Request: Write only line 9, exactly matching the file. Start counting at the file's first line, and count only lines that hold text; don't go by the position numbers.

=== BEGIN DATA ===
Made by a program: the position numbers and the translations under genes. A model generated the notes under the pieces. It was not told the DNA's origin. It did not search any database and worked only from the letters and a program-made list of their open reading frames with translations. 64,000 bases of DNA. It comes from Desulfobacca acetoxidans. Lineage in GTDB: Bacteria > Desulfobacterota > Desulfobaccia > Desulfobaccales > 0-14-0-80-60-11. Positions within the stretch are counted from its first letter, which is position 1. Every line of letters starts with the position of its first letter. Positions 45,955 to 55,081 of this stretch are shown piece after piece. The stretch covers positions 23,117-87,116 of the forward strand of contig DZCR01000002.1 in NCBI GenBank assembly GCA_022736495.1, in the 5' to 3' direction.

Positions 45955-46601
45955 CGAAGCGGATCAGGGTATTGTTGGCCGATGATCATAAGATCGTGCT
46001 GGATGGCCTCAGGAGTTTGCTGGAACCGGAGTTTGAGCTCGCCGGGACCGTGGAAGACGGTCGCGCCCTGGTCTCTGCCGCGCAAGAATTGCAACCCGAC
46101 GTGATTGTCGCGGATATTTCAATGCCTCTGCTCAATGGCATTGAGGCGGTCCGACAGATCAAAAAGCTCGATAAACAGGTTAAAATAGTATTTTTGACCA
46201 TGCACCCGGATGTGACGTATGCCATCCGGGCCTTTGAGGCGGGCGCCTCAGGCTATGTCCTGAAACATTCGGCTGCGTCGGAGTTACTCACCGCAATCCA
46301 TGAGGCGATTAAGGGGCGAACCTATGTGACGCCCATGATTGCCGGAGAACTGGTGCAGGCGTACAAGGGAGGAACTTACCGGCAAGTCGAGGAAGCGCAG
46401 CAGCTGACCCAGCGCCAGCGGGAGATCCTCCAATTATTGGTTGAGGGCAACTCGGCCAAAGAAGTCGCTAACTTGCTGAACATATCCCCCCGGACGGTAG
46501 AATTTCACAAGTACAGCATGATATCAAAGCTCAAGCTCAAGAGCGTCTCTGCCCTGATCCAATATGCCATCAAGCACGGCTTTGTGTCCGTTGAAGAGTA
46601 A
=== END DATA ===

46501 AATTTCACAAGTACAGCATGATATCAAAGCTCAAGCTCAAGAGCGTCTCTGCCCTGATCCAATATGCCATCAAGCACGGCTTTGTGTCCGTTGAAGAGTA